The opinion of the court was delivered by: COSTANTINO
Defendant Mobil Oil Corporation moves in Samuel J. Lefrak, et al. v. Arabian American Oil Co., et al., New York City Housing Authority v. Arabian American Oil Co., et al., Rochdale Village, Inc. v. Arabian American Oil Co. and Harry B. Helmsley, et al. v. Arabian American Oil Co., et al., for an order pursuant to Rule 12(b) of the Federal Rules of Civil Procedure dismissing Counts I and II of each amended complaint for failure to state a claim upon which relief can be granted on the ground that plaintiffs lack standing to bring the action. Counts I and II respectively allege violations of § 1 of the Sherman Antitrust Act (15 U.S.C. § 1) and § 74 of the Wilson Tariff Act (15 U.S.C. § 8). Defendant Mobil also moves for an order dismissing Count III of each complaint for lack of pendent jurisdiction; it moves to dismiss Count IV of the Helmsley action for the same reason.
Turning first to the motion to dismiss Counts I and II, many of the points raised by Mobil relative to the sufficiency of the complaint need not be discussed here since they are dealt with sufficiently in this court's Memorandum and Order dated March 21, 1975 denying defendant Arabian American Oil Company's motion to dismiss. The standing issue was not dealt with in that opinion and is therefore analyzed here.
Section 4 of the Clayton Antitrust Act, 15 U.S.C. § 15, provides in relevant part: "Any person who shall be injured in his business . . . by reason of anything forbidden in the antitrust laws may sue therefor . . . and shall recover threefold the damages by him sustained, and the cost of suit, including a reasonable attorney's fee." In Billy Baxter, Inc. v. Coca-Cola, 431 F.2d 183, 187 (2d Cir. 1970) cert. denied, 401 U.S. 923, 27 L. Ed. 2d 826, 91 S. Ct. 877 (1971) the court stated that there must be a "causal connection between an antitrust violation and an injury sufficient for the trier of fact to establish that the violation was a 'material cause' of or a 'substantial factor' in the occurrence of damage." The court held that a plaintiff must allege a "causative link to his injury which is 'direct' rather than 'incidental' or which indicates that his business . . . was in the 'target area' of defendant's illegal act", 431 F.2d at 187. Plaintiffs allege that certain specific activities were part of an illegal conspiracy to control domestic oil supplies and prices. These actions included the creation of the New York Advisory Committee and the New York "meetings of chiefs." The injury alleged is that plaintiffs were forced to pay artificially high prices for home heating oil. The direct "causative link" between the injuries and the conspiracy is that plaintiffs' purchases were made at prices higher than those which they would have had to pay under natural conditions of competition in the absence of the conspiracy. Under the Billy Baxter test, the allegations of Counts I and II are sufficient to withstand the motion to dismiss for lack of standing.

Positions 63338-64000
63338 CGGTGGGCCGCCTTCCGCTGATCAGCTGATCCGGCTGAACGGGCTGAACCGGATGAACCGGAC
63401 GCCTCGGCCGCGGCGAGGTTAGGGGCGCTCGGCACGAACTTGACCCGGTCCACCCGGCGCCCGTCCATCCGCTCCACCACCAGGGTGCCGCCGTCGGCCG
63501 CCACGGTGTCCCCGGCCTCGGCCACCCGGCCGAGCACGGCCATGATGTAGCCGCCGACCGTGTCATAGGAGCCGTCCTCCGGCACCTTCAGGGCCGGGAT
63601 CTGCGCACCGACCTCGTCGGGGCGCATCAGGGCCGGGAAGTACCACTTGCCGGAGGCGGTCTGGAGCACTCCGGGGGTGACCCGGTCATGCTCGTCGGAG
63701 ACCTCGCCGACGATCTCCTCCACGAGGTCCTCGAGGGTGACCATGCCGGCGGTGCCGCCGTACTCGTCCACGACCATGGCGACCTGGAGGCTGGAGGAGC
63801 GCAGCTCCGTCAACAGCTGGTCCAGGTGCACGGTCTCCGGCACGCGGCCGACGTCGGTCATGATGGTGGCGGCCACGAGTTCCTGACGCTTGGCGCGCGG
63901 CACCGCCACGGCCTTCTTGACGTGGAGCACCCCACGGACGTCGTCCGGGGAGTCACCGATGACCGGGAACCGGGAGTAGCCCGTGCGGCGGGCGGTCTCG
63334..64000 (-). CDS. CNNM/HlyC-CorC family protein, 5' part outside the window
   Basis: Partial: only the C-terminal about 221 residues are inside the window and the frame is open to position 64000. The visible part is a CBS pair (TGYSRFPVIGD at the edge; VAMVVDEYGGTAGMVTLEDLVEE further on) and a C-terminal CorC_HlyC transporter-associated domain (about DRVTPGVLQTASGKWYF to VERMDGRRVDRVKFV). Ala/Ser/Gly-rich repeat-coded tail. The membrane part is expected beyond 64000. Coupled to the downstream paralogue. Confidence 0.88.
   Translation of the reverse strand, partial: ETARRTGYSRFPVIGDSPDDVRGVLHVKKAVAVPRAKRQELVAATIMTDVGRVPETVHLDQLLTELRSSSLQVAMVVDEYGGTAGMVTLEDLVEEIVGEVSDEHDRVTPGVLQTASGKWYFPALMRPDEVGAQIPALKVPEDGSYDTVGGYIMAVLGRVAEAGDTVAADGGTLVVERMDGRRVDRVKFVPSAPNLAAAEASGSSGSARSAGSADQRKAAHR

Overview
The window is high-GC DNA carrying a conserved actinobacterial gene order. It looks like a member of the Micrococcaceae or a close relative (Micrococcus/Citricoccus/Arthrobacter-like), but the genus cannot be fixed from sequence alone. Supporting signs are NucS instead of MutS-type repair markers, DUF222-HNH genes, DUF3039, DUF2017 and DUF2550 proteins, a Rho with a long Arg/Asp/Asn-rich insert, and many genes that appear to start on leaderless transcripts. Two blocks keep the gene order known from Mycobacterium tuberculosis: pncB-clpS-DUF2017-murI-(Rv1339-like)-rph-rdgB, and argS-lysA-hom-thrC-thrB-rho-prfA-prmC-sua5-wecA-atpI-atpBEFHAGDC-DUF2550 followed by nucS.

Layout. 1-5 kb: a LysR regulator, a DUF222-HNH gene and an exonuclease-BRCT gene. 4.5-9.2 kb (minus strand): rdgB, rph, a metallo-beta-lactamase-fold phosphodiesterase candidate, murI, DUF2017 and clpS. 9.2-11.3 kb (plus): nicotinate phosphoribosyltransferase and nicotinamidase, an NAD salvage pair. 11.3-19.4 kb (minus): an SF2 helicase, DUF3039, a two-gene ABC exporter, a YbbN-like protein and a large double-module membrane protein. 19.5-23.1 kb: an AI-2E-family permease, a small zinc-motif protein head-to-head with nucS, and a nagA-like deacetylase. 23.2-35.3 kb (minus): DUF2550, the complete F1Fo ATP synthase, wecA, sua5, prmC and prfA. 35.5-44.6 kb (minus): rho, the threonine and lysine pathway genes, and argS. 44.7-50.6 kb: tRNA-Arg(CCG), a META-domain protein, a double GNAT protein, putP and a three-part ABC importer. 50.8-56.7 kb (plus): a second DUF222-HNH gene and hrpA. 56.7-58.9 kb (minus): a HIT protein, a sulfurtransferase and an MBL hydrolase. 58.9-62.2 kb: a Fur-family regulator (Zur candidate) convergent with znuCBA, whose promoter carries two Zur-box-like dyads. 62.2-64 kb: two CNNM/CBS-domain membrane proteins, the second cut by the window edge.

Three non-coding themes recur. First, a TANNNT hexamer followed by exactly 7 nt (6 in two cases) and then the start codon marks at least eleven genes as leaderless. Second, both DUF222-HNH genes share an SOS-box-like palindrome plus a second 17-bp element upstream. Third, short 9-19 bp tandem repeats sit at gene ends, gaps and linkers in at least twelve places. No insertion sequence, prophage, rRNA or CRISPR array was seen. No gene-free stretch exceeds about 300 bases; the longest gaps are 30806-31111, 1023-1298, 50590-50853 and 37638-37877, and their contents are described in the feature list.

In Calderone Enterprises Corp. v. United Artists Theatre Circuit, 454 F.2d 1292, 1295 (2d Cir. 1971) cert. denied, 406 U.S. 930, 32 L. Ed. 2d 132, 92 S. Ct. 1776 (1972) the court held that for plaintiff to have standing under § 4 of the Clayton Act he must be a "person against whom the conspiracy was aimed, such as a competitor of the persons sued." There is no merit to Mobil's contention that plaintiffs lack standing under Calderone because of plaintiffs' failure to allege that they compete with Mobil. The reference in Calderone to a competitor is merely suggestive of one type of person who may have standing.
There is also no merit to Mobil's position that plaintiffs lack standing where they purchased oil from a distributor to whom the alleged conspirators had sold oil rather than from Mobil directly. Indirect purchasers under appropriate circumstances have standing in a private antitrust action. Carnivale Bag Co. Inc. v. Slide-Rite Mfg. Corp., 395 F. Supp. 287 (S.D.N.Y. 1975); In re Master Key Litigation 1973-2 TRADE CASES P 94,977 (D. Conn. 1973). To accept Mobil's position would mean that monopolists could place themselves beyond the reach of the antitrust laws simply by selling their products through distributors. This interpretation of § 4 of the Clayton Act is contrary to the language of the statute and public policy.
In Long Island Lighting Co. v. Standard Oil of California, 521 F.2d 1269 (2d Cir. 1975), the "target area" concept was interpreted as including geographical considerations. The district court's dismissal of the second count of the conspiracy was reversed because the "second count, in marked contrast to the first, moves the target area of the alleged conspiracy from Saudi Arabia and Libya to the East Coast of the United States. It charges a conspiracy to reduce supply and inflate prices charged the electric utilities. Clearly Lilco is within the target area of such a conspiracy." Here, the complaint charges a conspiracy aimed at domestic consumers, including plaintiffs. Plaintiffs are within the target area of the conspiracy. Under the Lilco decision, as well as the other cases cited above, Mobil's motion to dismiss Counts I and II of each complaint for failure to state a claim on which relief can be granted must be denied. In view of this, the motion to dismiss for lack of pendent jurisdiction Count III of each of the complaints in addition to Count IV of the Helmsley complaint is denied. So ordered.
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